Switzerland has revised a tax pact agreed with Britain last year and will offer it a higher rate of withholding tax, after Germany earlier this month succeeded in obtaining more favourable terms in a similar deal with the Swiss government.
Switzerland said in a statement on Friday that the terms offered to Britain will be brought into line with those granted to Germany.
For several years, Switzerland has been at loggerheads with several countries, including the United States and Germany, over wealthy individuals who have parked money in secret accounts to avoid taxes.
In 2009, flagship bank UBS had to pay a fine and hand over the names of 4,500 clients who were suspected of cheating on taxes to U.S. authorities to avoid a criminal probe.
In a bid to preserve banking secrecy, which underpins its large offshore wealth management industry, Switzerland last year inked withholding tax deals with both Germany and Britain.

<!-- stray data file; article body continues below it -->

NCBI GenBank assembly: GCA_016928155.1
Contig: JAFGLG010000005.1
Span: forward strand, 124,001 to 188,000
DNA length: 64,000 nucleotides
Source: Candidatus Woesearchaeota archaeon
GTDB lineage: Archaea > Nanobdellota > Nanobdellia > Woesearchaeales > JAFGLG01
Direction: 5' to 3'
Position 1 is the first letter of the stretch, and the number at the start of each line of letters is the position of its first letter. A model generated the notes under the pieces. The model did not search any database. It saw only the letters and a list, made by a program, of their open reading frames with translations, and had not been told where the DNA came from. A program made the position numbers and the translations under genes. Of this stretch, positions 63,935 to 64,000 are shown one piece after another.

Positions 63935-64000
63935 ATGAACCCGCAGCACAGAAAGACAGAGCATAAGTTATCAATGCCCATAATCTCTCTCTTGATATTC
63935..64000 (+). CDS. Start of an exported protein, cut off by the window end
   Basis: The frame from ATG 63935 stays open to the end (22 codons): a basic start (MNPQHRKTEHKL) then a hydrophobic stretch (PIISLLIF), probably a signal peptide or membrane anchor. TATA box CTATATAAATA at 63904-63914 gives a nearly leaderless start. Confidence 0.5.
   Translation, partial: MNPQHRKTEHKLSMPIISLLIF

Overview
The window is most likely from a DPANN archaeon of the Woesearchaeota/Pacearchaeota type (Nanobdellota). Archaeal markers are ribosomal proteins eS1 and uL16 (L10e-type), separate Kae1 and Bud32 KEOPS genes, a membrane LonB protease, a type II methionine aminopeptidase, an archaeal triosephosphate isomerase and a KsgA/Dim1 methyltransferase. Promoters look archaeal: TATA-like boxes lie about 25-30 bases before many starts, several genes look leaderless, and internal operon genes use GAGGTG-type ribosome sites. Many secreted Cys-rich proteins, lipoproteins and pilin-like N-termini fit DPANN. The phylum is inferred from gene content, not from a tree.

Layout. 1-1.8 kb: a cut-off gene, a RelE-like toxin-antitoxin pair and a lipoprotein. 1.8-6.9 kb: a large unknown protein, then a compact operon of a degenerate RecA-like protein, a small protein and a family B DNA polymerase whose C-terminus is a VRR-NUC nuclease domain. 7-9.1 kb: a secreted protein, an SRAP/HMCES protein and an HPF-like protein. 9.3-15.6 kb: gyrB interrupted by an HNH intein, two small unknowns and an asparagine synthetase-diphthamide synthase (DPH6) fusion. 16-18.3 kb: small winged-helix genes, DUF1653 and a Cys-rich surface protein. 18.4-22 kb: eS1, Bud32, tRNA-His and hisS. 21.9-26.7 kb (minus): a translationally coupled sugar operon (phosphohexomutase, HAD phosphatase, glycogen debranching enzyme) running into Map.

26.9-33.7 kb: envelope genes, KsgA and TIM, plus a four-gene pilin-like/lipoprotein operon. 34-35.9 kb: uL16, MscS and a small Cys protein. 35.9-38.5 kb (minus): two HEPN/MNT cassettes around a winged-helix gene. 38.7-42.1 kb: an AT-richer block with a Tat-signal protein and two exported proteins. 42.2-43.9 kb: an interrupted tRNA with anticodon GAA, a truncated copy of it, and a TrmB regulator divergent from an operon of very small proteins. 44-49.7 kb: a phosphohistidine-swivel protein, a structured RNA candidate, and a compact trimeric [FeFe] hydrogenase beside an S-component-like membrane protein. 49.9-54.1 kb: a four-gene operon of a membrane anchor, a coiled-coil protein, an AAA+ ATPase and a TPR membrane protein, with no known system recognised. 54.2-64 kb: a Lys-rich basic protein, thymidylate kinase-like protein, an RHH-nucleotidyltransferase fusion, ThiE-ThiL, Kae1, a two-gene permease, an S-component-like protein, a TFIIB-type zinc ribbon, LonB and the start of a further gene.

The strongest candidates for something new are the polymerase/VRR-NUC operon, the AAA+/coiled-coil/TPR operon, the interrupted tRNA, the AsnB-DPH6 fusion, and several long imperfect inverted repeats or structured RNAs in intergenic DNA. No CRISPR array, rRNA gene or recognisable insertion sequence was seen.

These will allow account-holders to pay taxes without revealing their identities.
Members of the opposition Social Democrat party in Germany, however, have criticised the agreement for being too lenient, forcing Berlin and Berne to revise the deal.
Now, London has also obtained new terms.
For Britons, existing assets, some of which have been held in hidden Swiss offshore accounts for decades, will be taxed at a rate between 21 and 41 percent, compared with the initially agreed 19-34 percent, it said.
The deal is still set to come into force on January 1, 2013.
(Reporting by Catherine Bosley; editing by Ron Askew)